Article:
Hindu temples, Shaiva, Vaishnava, Jaina and Bauddha, etc. do have monolithic (or sometimes polylithic) Stambhas in front of their temples, forming part of the temple plan. Indian inspired Boud Khanas > But Khanas with their monolithic cylindrical Stambhas were scattered from the NW towards Afghanistan, Iran and Central-Asia. Cylindrical Towers forming a part of the temple complex are not met with farther west in early Muslim period as minaras or mazanahs.

Both the Qutb Minar as the doublesized Alai Minar base are in a neat central line within the outer court. In my opinion the mosque with the temple iron pillar and the outer court containing the two minars, formed integral part of the greater temple complex. The Turk disturbed the original sanctuary planning.

Qutbuddin conquered the city and sanctuary with the tower and had finished in 1199 the first remodelling of the icons and a few inscriptions. His successor Iyaltimish started and finished the Quranic inscriptions on this former Hindu symbol. The hatred for Prithviraja by the Turko-Afghans and the desecration of the sanctuary and tower in such a way that it became the symbol of power of the conquerors point to the direction of this conclusion of mine: the sanctuary and tower turned into mosque and minar were part of a special sacred spot of Prithviraja Chauhana. It may have been his Kula Devalaya housing the Murti of his Kula Devata
Babari structure, a new viewpoint

by Ishwa

Summary of the main findings by the ASI investigation may be stated as follows:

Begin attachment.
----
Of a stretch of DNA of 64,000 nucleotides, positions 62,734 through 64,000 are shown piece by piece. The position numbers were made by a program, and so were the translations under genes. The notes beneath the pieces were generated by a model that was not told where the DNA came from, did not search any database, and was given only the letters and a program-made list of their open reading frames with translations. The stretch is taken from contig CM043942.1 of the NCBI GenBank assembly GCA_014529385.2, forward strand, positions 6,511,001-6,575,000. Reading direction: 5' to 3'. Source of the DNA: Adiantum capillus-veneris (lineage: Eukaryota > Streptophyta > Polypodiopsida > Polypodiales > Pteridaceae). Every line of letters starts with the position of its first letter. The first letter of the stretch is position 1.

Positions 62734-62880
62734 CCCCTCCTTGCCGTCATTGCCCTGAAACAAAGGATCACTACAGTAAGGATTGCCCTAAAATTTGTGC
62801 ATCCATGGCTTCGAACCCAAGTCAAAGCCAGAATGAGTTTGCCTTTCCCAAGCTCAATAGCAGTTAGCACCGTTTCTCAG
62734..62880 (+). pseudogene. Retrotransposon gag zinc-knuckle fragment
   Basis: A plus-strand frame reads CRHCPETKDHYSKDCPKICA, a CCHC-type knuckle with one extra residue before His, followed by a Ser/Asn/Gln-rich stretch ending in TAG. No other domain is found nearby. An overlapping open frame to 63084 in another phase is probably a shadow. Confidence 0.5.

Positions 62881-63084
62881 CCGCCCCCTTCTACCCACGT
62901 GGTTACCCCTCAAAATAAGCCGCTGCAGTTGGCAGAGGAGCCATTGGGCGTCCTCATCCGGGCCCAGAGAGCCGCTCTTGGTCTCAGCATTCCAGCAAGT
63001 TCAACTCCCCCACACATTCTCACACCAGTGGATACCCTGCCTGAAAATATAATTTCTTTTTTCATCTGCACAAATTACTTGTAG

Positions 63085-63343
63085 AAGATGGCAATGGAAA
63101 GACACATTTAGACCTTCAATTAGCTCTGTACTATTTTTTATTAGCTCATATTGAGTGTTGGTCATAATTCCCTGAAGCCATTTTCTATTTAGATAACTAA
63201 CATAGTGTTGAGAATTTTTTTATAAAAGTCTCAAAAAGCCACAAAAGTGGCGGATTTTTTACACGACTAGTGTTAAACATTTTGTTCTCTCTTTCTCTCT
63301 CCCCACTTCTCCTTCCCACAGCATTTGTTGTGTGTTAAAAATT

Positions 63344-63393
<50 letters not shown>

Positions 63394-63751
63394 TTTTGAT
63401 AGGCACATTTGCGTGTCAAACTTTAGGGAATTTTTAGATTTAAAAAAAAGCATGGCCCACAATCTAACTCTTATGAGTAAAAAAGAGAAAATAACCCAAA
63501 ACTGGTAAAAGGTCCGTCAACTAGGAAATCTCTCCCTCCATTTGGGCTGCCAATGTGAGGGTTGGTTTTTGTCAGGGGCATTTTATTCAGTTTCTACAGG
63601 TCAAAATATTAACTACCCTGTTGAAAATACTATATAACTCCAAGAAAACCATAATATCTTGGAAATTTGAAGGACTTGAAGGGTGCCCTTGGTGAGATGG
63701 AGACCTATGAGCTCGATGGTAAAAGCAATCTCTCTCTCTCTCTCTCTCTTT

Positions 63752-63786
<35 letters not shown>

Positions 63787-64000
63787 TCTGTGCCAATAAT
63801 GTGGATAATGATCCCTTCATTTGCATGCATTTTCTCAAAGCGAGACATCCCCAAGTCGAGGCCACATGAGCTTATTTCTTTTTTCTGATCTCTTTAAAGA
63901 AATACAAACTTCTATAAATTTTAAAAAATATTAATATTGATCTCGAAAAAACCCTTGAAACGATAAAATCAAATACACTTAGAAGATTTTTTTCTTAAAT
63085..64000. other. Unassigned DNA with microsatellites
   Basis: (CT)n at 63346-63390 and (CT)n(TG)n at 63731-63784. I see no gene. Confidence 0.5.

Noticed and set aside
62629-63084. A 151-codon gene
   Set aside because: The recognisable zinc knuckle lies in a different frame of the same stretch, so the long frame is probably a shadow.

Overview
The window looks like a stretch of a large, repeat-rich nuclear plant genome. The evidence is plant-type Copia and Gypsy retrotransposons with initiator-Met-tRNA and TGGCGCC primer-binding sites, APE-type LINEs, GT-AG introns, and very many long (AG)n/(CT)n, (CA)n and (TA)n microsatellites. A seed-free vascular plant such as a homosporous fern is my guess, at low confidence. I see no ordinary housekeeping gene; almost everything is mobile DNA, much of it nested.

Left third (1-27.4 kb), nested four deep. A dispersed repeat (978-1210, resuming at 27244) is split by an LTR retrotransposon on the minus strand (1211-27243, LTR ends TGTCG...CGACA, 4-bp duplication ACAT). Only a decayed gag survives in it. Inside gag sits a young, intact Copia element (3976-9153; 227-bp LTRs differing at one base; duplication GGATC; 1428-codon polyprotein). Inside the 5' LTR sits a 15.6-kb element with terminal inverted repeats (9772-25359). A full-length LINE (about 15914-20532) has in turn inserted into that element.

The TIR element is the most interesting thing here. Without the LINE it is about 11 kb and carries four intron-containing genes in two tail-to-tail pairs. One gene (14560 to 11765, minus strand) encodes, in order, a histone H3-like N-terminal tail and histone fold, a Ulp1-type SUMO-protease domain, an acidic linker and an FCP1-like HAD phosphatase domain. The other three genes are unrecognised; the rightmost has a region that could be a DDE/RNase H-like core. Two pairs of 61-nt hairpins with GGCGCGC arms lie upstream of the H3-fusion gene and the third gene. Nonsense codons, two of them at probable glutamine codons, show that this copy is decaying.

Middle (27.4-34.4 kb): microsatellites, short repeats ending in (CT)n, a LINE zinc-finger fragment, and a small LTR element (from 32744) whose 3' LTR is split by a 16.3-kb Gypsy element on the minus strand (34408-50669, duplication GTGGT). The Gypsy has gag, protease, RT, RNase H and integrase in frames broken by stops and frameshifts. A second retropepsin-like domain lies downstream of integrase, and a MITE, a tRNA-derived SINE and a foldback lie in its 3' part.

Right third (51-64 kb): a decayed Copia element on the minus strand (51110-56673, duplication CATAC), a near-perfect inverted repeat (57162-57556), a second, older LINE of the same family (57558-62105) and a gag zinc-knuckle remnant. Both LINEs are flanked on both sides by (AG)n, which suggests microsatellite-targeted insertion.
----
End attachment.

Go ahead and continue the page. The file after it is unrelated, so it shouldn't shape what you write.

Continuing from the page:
There is 'archeological evidence of a massive structure' below ground where the Babri mosque was destroyed in 1992.

The structure bears distinctive features associated with ancient temples of northern India.

There is evidence of building work there from as far as the 10th century.

Deducing this with the discovered 12th century inscription of king Nayachandra gives me the

following chronological development:

1. Pre-Sultanate Period (till 1192)

a. Ancient Temple: a 10th/11th century temple is beneath the demolished Babri Masjid, as per B.B. Lal.

b. this temple must have been demolished – the demolisher should be a Ghaznavid.

c. New Temple: Raja Nayachandra inscription 12th century. He built a new temple, as per B.B. Lal.

2. Sultanate Period (1192-1526)

1st possibility: perhaps this Nayachandra Temple was also demolished and then rebuilt

2nd possibility: or probably it was converted into a Muslim structure and then reused as temple

3rd possibility: or most probably it was retained as temple.

Anyway, this new structure must have been used by Hindus as a temple before Babar arrived there in 1528. There is no logic in converting or rebuilding a mosque on the same spot as a temple, if it was already used as a mosque.

3. Mughal Period (1528)

Babar demolished/damaged the temple and gave orders to Mir Baqi to 'build' a mosque, according to a Babari inscription. In Muslim jargon 'demolishing a temple and building a mosque on the same spot' can also mean that the temple was converted into a mosque, having destroyed the idols and organic icons, founded the Qiblah and ornamented the building with Muslim inscriptions.

As there is no structure found being built between the 10th/11th century Ancient Temple and the later demolished Babari Masjid, in my opinion the last structure is the New Temple built by king Nayachandra in the 12th century.

At least the style of architecture of the demolished Babari structure is pre-Mughal! Besides, it is impossible to construct the structure from scratch in one year (1528).

This all is in support of my opinion that the demolished structure was the New Temple.

Babar, thus, didn't demolish the temple completely, but desecrated and converted the functional temple, also known as Masjid-i Janamsthan for Janmasthana (ke) Mandira, into a non-functional Muslim structure, renamed as the (Mandira>) masjid (converted by=) of Babar: the Babari Masjid.

If correct, this has a far reaching consequence. Hindus didn't demolish a Muslim construction, but a desecrated former temple of their own, felt to be too offensively dishonoured was felt to be fit to get demolished and then getting rebuilt anew with a fresh, spotless start.

Forum Jump:

Users browsing this thread: 1 Guest(s)